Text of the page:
Rex Tillerson Might Be Trump’s Best Pick—but Will He Last?
The man tapped to be secretary of State is a titan of industry and a man of the world. Will he bend to Trump’s will on critical issues, or will Trump bend to his?
There are reasons to be concerned over Donald Trump’s selection of ExxonMobil CEO Rex Tillerson for secretary of State, but they’re not the ones that have everyone up in arms.
Those who have worked closely with him describe him as exceptionally intelligent, effective, and disciplined. And you’d be hard-pressed to find anyone familiar with Exxon who doesn’t have a great deal of respect for how well the business is run. One can disagree with its stance on a range issues (which I do) and still appreciate the professionalism and competency with which it operates around the world.
As Brookings scholar Suzanne Maloney, who served both at the State Department and Exxon, puts it, “Anyone who manages multibillion-dollar, multidecade projects needs deep, nuanced understanding of political context.”
It makes no sense to treat experience at the highest levels of the private sector as a disqualification for government service. Tillerson will have to sell all his holdings in ExxonMobil to comply with conflict-of-interest regulations, just as Hank Paulson did when he left the helm of Goldman Sachs in 2006 to become Treasury secretary. Trump has confused the public on this issue by asserting that the president does not need to follow the same ethical rules as his Cabinet members regarding conflict of interest. But in Tillerson’s case, it’s clear: ExxonMobil (and other oil majors) would benefit from lifting sanctions on Russia, but Tillerson can have no financial interest in that outcome.
The further criticism—that Tillerson is personally close to Putin and that dealing successfully in Russia suggests some sort of moral failing or absence of patriotism—is equally groundless. Most oil majors are active in Russia, just as they are active in the Middle East and other challenging environments. Being able to work effectively and profitably is not a given—one need only look to BP’s troubled Russian joint venture TNK-BP, which it divested in 2013, for evidence of that. Succeeding is not an indication you’ve been taken in by Putin or his cronies. Indeed, the opposite may be true.
Finally, ExxonMobil has, even among big bad oil companies, a terrible reputation when it comes to addressing climate change. I almost fell out of my chair at an Economic Club of Washington dinner when Tillerson stated matter-of-factly that while climate change was caused by human activity, that doesn’t mean it’s worth hurting our economy to mitigate it.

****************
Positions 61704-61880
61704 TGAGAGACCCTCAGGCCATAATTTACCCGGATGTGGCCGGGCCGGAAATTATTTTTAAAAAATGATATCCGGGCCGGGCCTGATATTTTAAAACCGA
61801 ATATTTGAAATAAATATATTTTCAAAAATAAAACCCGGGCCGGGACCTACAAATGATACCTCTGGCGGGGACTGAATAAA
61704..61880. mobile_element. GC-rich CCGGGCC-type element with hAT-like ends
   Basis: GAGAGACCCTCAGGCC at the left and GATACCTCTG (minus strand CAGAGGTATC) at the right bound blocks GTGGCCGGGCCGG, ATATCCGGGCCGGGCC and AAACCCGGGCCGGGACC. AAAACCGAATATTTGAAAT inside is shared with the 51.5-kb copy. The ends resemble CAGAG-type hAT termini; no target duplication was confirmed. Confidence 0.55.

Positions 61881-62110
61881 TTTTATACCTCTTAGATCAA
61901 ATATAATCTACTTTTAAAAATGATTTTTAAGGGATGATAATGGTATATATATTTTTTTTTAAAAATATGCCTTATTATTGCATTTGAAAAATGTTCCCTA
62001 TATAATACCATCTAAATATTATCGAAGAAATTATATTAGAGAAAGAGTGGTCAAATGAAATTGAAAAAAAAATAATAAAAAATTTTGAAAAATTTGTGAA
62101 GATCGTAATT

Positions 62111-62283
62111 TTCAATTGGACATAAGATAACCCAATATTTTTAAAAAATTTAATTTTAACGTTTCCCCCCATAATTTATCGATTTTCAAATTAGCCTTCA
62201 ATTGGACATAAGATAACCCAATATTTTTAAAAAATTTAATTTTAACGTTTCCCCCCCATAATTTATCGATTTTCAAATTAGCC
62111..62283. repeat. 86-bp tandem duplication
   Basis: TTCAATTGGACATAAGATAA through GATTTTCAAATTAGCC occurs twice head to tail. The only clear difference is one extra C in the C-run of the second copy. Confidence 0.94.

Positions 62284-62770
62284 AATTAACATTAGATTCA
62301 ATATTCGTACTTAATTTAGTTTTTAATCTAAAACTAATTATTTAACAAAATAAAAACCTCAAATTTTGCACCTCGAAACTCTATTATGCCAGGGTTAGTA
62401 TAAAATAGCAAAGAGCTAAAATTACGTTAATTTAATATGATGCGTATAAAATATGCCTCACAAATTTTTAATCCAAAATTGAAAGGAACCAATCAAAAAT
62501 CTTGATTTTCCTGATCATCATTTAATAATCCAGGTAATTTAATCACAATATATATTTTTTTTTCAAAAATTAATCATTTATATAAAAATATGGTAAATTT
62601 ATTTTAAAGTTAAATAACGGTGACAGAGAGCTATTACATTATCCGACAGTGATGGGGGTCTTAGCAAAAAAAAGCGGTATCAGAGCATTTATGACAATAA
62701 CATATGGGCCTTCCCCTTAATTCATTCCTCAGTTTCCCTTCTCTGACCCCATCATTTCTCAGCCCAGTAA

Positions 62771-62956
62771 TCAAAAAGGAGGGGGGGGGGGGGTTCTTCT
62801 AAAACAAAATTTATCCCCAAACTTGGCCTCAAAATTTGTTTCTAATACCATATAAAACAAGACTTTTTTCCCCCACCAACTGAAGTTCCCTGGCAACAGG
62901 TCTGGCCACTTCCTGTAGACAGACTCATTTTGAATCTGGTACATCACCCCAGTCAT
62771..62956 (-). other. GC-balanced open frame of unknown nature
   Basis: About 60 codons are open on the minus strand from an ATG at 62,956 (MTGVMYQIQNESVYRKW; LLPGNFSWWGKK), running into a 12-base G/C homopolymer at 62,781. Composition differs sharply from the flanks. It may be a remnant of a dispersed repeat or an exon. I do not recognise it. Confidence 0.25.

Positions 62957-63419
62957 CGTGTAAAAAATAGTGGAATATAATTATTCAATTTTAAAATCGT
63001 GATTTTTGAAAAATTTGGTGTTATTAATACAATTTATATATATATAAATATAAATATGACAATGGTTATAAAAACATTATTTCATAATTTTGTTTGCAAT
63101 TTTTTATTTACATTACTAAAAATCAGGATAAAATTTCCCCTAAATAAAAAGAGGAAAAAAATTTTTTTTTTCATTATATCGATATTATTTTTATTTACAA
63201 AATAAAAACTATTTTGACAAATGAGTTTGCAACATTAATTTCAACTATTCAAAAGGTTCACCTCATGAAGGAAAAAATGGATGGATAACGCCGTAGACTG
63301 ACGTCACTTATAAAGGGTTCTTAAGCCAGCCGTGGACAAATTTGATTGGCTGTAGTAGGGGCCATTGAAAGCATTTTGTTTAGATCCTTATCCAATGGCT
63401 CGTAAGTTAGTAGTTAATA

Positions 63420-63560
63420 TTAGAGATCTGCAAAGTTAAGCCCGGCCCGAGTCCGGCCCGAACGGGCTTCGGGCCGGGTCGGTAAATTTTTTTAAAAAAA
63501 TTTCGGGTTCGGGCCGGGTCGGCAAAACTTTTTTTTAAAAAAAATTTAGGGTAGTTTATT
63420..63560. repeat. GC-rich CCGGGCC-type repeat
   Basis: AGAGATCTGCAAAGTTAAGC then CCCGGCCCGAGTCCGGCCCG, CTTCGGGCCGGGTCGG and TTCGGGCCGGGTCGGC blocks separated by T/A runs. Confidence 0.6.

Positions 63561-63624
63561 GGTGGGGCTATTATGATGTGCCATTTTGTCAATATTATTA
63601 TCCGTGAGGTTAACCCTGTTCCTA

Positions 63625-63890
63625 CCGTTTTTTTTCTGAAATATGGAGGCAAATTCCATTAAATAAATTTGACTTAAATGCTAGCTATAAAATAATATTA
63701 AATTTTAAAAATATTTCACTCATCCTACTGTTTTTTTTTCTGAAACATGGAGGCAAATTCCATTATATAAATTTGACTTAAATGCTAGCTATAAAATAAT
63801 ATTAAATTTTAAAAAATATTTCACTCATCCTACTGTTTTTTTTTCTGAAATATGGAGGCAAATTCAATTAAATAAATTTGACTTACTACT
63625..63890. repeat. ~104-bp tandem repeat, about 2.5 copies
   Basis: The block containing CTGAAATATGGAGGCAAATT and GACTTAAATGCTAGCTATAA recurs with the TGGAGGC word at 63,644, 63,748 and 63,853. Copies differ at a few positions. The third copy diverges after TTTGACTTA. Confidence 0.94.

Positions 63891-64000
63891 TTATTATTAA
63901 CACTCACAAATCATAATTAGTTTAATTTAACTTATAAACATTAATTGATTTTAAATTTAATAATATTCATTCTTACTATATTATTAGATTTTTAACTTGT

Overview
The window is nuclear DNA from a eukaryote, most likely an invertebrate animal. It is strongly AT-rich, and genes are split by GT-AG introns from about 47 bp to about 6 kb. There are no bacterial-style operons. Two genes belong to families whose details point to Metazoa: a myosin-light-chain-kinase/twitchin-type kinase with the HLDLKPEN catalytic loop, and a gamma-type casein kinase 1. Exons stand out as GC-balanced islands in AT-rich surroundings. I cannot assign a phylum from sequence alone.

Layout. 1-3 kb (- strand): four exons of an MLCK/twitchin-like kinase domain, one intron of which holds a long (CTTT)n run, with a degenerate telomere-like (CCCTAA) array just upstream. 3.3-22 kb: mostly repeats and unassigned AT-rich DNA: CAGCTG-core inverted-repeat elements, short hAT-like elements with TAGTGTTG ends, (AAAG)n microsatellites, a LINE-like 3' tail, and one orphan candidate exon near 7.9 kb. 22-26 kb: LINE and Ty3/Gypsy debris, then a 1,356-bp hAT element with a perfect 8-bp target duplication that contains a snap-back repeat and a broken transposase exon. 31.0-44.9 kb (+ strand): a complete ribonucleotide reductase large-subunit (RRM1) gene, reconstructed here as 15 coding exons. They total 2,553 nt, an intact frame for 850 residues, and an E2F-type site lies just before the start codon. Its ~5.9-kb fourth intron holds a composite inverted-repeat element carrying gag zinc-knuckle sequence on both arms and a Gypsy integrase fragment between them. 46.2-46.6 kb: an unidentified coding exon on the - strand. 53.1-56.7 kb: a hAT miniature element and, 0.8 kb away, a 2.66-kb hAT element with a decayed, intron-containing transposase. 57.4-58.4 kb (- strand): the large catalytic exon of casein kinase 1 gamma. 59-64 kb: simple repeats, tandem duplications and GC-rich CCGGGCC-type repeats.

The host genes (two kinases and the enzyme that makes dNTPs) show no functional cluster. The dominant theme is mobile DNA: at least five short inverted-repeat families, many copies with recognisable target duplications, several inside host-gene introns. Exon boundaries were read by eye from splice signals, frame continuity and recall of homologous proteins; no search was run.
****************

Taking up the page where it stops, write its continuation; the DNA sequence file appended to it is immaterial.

So, environmentalists are right to worry that he is unlikely to continue vital U.S. leadership on global climate action—but it’s significant that he accepts the science and has voiced his support for remaining in the Paris agreement. As the choice of a president-elect who has claimed climate change is a hoax and whose selection for the Environmental Protection Agency is suing it over the clean-power plan, Tillerson is a refreshingly sensible choice.
One of the most relevant takes on the challenges our president-elect will face in managing U.S. security policy came out of a conversation with Douglas Feith, who was an undersecretary of defense in the George W. Bush administration and now is a scholar at the Hudson Institute.
“Businessmen are operating in a system or game where the goal is set in advance,” said Feith. “It’s maximizing profit. You have to do that or you can’t survive. The goal is a given. When a national-security problem arises, the hardest thing to do—the great strategic challenge—is deciding what the goal is.”
It’s equally relevant to Tillerson, which isn’t to say that he isn’t up to that challenge, only that his ability in this respect is unknown. We simply don’t know how he will function with a broader and far more complex set of responsibilities. And because he isn’t a public figure, we also have a very limited understanding of where he stands on the array of significant threats and policy challenges that he’ll face on Day One.
One major question is how well or how long he’ll be able to stomach Trump’s leadership style. Rex Tillerson is used to being in charge. He runs a massive, but exceptionally orderly business and isn’t known for suffering fools. Will Trump defer to his judgments? Will Trump even listen to them? And will Tillerson be able to tolerate and manage the lack of discipline that has characterized Trump’s performance on the global stage since the election? Those are some of the great unknowables going forward.
For now, the confirmation process should help shed light on the Russian and climate questions that have dominated the press, and also give us some idea what he’s learned, and how he feels, about policy in the rest of the world. He should be vigorously vetted.
But targeting Tillerson by trying to connect him to the broader, and deeply troubling story unfolding about Russian involvement in the U.S. election and Russian ties to the Trump team would be a mistake. Particularly when that political ammunition should be saved for truly offensive choices seemingly selected to dismantle the agencies they will run.